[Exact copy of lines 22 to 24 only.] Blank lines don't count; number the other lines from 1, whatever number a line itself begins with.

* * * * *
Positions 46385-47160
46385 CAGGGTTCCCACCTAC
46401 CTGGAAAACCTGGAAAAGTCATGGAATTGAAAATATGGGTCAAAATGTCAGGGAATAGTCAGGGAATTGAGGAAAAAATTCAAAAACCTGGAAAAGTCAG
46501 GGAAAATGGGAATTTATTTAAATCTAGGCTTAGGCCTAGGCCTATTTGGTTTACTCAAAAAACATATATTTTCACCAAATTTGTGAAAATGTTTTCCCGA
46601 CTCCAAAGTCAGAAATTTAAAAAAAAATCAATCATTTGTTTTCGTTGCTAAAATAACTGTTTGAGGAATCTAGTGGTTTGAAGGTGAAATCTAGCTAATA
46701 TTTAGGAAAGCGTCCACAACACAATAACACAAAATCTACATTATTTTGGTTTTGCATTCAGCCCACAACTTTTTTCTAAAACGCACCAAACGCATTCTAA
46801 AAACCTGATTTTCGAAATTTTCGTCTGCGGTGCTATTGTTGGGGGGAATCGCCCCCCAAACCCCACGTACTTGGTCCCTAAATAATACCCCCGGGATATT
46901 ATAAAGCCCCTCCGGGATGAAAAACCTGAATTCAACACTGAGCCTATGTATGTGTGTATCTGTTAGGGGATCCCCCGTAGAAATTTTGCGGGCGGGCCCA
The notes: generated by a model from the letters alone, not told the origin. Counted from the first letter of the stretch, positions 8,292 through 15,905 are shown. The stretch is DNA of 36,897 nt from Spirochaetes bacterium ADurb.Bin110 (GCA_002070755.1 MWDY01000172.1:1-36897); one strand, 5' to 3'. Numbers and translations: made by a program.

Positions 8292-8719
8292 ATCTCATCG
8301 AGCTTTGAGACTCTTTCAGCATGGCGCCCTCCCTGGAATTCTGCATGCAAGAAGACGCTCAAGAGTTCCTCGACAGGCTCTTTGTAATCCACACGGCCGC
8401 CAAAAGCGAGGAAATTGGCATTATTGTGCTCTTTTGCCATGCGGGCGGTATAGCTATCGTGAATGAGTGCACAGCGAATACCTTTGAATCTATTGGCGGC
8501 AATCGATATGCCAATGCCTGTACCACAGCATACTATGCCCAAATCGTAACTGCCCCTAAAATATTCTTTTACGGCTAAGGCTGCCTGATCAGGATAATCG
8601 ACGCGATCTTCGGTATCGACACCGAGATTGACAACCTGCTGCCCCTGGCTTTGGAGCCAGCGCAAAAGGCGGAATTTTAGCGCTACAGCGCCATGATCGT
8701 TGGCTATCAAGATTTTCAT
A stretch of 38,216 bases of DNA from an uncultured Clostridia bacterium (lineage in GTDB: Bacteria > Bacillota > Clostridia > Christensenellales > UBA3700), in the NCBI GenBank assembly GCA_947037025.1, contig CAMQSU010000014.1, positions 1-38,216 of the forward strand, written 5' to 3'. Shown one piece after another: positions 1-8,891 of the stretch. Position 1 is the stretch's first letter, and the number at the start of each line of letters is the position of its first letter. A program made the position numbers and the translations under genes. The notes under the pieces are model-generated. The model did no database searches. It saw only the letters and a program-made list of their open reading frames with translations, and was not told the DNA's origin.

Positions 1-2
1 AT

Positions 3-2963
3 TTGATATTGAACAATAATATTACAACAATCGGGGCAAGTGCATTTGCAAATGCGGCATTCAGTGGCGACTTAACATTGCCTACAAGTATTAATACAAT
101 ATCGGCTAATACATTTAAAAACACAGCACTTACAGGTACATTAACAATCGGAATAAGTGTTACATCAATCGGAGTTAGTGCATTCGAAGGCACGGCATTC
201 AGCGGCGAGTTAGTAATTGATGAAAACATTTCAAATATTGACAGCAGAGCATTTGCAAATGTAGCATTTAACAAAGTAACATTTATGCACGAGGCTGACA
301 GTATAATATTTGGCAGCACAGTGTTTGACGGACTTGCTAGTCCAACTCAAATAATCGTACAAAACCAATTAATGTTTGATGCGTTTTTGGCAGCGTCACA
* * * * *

101 ATCGGCTAATACATTTAAAAACACAGCACTTACAGGTACATTAACAATCGGAATAAGTGTTACATCAATCGGAGTTAGTGCATTCGAAGGCACGGCATTC
201 AGCGGCGAGTTAGTAATTGATGAAAACATTTCAAATATTGACAGCAGAGCATTTGCAAATGTAGCATTTAACAAAGTAACATTTATGCACGAGGCTGACA
301 GTATAATATTTGGCAGCACAGTGTTTGACGGACTTGCTAGTCCAACTCAAATAATCGTACAAAACCAATTAATGTTTGATGCGTTTTTGGCAGCGTCACA